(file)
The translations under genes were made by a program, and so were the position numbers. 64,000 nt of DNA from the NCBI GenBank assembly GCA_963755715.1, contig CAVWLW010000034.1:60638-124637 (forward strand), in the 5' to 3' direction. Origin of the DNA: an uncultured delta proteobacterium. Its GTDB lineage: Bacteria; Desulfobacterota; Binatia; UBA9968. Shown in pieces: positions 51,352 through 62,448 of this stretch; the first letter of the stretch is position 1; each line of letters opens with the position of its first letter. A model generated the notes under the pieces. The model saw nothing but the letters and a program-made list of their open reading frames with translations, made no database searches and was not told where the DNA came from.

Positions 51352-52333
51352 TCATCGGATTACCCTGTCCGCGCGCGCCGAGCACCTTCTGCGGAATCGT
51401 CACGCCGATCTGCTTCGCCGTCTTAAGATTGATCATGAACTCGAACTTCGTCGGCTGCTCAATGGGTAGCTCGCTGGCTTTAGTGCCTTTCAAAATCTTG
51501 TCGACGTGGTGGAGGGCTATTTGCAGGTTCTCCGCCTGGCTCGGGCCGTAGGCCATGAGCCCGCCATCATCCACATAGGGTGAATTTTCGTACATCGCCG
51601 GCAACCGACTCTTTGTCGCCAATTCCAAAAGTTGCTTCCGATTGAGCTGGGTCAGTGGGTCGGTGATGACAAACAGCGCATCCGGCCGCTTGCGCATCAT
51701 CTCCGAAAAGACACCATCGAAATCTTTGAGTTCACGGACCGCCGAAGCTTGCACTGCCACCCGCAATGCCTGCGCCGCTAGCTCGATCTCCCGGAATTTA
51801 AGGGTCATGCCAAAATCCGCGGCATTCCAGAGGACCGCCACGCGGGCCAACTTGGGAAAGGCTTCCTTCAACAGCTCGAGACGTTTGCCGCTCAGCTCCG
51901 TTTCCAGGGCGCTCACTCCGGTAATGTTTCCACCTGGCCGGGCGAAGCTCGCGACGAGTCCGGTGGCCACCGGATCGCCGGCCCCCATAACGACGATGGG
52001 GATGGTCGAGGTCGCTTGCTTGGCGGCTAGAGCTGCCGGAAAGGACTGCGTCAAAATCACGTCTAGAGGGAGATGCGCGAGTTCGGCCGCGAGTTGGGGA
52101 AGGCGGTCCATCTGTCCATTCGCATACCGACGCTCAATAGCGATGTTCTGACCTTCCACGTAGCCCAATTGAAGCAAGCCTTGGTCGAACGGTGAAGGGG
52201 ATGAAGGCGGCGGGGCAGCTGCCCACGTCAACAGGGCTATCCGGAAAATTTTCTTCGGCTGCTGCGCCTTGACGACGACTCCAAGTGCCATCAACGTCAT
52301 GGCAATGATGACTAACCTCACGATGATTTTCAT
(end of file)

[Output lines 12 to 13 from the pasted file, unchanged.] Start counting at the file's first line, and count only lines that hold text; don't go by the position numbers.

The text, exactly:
52201 ATGAAGGCGGCGGGGCAGCTGCCCACGTCAACAGGGCTATCCGGAAAATTTTCTTCGGCTGCTGCGCCTTGACGACGACTCCAAGTGCCATCAACGTCAT
52301 GGCAATGATGACTAACCTCACGATGATTTTCAT